Tom Winnifrith Bearcast: the corruption of the deadwood press - Lucy Burton, the Sunday Telegraph and Saga
Citywire has reported this afternoon that Hargreaves Lansdown (HL.) has exited its position in Neil Woodford’s smaller dog fund, the Income Focus fund with regard to its house Multi-Manager funds. This, after dropping the fund from its Wealth 50 last week and telling investors there that if the income was not important to them they should consider their position.
Over the last five articles looking at the Hargreaves Lansdown (HL.) multi-manager funds I have found two cases where they were selling Neil Woodford’s flagship fund, the Woodford Equity Income fund, whilst retaining it on the recommended Wealth 50 list, one where the jury is out and two where there is no case to answer. I now move on to the Hargreaves Lansdown Multi-Manager Balanced Managed trust (HL MM BM).
Over the last four articles looking at the Hargreaves Lansdown multi-manager funds I have found two cases where they were selling Neil Woodford’s flagship fund, the Woodford Equity Income fund, whilst retaining it on the recommended Wealth 50 list, one where the jury is out and one where there is no case. I now move on to the (relatively) much smaller Hargreaves Lansdown Multi-Manager Strategic Assets trust (HL MM SA).
Over the past three articles it has become obvious that two out of the three Hargreaves Lansdown (HL.) multi-manager funds I have looked at were dumping Neil Woodford’s Equity Income Fund (WEIF) even though the funds themselves were growing, whilst HL was still promoting WEIF to its private clients. The third I felt was too close to call. In part four I look at the Hargreaves Lansdown Multi-Manager Special Situations Trust (HL MM SS).
In part one of this series I showed that the HL Multi-Manager Income and Growth fund had been dumping Woodford Equity Income fund since the end of January whilst HL was still recommending Woodford via its Wealth 50 list. Part two – the HL MM Equity and Bond fund was inconclusive, although I did show that its % allocation had fallen. In part three I look at the HL Multi-Manager UK Equity fund (HL MM UK Eq).
Yesterday I showed quite clearly that the Hargreaves Lansdown (HL.) Multi-Manager Income and growth fund has been dumping Neil Woodford’s sunken flagship Equity Income Fund whilst HL retained Woodford on its Wealth 50 list of recommended funds offered to its private investors. This was in terms of cash value, in terms of the % of the HL fund and in terms of the number of units in Woodford’s fund – yet all the while the HL fund had been increasing in size. Today I move on to the HL Multi-Manager Equity and Bond fund (HL MM E&B).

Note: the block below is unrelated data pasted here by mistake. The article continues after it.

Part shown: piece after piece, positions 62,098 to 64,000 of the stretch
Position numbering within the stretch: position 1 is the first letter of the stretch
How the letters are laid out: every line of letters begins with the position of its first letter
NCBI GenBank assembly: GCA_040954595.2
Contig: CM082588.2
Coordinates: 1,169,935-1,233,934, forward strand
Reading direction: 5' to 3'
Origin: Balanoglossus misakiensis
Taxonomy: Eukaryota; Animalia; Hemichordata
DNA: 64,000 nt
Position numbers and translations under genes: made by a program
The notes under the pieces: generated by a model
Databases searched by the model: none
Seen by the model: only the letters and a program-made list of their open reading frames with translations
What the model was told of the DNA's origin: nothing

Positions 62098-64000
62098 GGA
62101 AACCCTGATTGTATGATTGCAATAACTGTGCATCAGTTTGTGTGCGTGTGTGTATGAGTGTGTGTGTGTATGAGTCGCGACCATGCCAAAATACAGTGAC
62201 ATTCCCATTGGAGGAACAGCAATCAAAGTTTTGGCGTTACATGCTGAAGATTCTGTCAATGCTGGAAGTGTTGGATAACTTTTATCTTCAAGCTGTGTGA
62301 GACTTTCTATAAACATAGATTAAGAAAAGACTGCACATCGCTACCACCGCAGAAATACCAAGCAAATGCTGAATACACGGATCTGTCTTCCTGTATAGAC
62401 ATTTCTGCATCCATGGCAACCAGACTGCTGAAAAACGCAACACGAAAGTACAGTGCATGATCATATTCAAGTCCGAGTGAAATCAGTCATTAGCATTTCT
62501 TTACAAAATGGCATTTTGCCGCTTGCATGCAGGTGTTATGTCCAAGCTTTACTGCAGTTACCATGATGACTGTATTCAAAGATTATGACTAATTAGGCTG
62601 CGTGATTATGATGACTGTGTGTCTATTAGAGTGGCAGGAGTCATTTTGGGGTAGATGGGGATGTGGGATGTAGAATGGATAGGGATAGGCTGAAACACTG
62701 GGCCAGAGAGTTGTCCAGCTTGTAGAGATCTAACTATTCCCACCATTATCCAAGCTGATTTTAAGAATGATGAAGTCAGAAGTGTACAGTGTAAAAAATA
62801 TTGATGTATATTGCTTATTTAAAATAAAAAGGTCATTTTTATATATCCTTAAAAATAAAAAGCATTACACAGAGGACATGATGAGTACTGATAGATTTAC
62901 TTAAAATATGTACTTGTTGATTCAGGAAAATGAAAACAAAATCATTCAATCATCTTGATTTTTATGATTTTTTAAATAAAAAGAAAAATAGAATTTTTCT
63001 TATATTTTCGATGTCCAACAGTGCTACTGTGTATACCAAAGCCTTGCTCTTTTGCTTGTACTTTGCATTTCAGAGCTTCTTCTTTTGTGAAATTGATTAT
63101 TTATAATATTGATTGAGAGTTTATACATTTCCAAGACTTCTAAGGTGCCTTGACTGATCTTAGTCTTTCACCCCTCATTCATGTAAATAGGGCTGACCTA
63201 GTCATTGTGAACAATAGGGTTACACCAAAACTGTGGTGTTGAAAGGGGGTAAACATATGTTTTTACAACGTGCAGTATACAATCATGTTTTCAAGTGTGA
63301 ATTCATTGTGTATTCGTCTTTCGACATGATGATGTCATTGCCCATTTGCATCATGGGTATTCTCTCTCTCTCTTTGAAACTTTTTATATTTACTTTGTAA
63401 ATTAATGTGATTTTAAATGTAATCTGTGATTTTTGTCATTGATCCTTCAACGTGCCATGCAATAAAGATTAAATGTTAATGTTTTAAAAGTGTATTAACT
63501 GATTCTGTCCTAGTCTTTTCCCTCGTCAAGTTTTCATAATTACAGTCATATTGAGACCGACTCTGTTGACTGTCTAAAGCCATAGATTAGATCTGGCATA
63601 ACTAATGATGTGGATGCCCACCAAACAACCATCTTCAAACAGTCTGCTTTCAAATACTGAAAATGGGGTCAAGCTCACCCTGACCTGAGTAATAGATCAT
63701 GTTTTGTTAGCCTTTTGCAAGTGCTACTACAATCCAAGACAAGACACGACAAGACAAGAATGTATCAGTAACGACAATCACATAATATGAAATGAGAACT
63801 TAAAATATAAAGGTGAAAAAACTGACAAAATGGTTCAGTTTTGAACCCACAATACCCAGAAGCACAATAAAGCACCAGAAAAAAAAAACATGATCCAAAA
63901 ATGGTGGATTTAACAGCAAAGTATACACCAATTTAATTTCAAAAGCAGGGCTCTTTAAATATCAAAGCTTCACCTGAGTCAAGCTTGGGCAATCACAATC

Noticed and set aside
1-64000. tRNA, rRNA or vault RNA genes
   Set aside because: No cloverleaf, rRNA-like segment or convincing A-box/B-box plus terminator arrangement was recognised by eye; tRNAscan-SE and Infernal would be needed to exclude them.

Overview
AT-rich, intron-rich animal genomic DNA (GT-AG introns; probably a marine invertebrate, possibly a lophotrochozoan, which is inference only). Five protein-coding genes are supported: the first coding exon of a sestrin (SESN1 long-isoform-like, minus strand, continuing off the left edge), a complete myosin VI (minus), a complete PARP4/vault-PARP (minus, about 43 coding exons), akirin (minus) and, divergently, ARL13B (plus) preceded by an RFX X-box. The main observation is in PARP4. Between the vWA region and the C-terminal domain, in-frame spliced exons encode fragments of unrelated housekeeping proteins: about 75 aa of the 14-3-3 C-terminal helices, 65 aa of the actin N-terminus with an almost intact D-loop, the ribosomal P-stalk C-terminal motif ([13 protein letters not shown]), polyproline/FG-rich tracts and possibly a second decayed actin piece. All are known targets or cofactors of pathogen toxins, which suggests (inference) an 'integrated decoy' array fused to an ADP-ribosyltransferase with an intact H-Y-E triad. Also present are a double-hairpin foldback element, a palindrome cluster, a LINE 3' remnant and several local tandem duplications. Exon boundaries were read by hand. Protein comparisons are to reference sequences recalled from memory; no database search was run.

I said the debacle involving the gating of Neil Woodford’s Equity Income Fund was going to get messy and it gives me no pleasure at all to write this article because I am myself a client of Hargreaves Lansdown (HL.). But the question has to be asked: has Hargreaves been selling Woodford’s Equity Income Fund whilst at the same time advising clients to buy it.
Hargreaves Lansdown has announced the removal of Neil Woodford's Equity Income Fund from its Wealth 50 top picks- no suprises there: HL may have egg on its face but since the fund is no longer tradeable there was no choice. But HL has also chosen to remove Woodford Income Focus Fund as well. Given what has just happened at EIF it is now a racing cert that Income Focus will also be suspended when there is a tsunami of panicked redemptions, Woodford cannot meet, tomorrow.. If you hold some, you had better hope you can get out tomorrow.
You would have thought that a firm of stockbrokers would want to see a critical press exposing fraud on AIM so that its clients do not lose money. But it appears that Hargreaves Lansdown (HL.) has given into the Bulletin Board jihadists and has joined other companies such as Tesco in refusing to advertise here. The same folk who have sent me death threats, smeared me and the restaurant because of what I write (fraud exposes) are trying to get this website closed down.
This morning I noted Hargreaves Lansdown’s ebullient interim report. The headlines are pretty impressive. These include record revenue (up 13% to £158.4m), record before tax profit (up 11% to £104.1m) and total assets under administration up to £43.4billion (up 43%). However, it was the growth in active client numbers, which really caught my attention. The company now has 584,000 of these, an increase of 77,000 since June 30th last year (another record number).
Most people think a tip should be a “rush out and buy it” kind of thing. “Buy ABC now it will go to the moon.” Well this double share tip is the opposite, it is to wait and see and sell.
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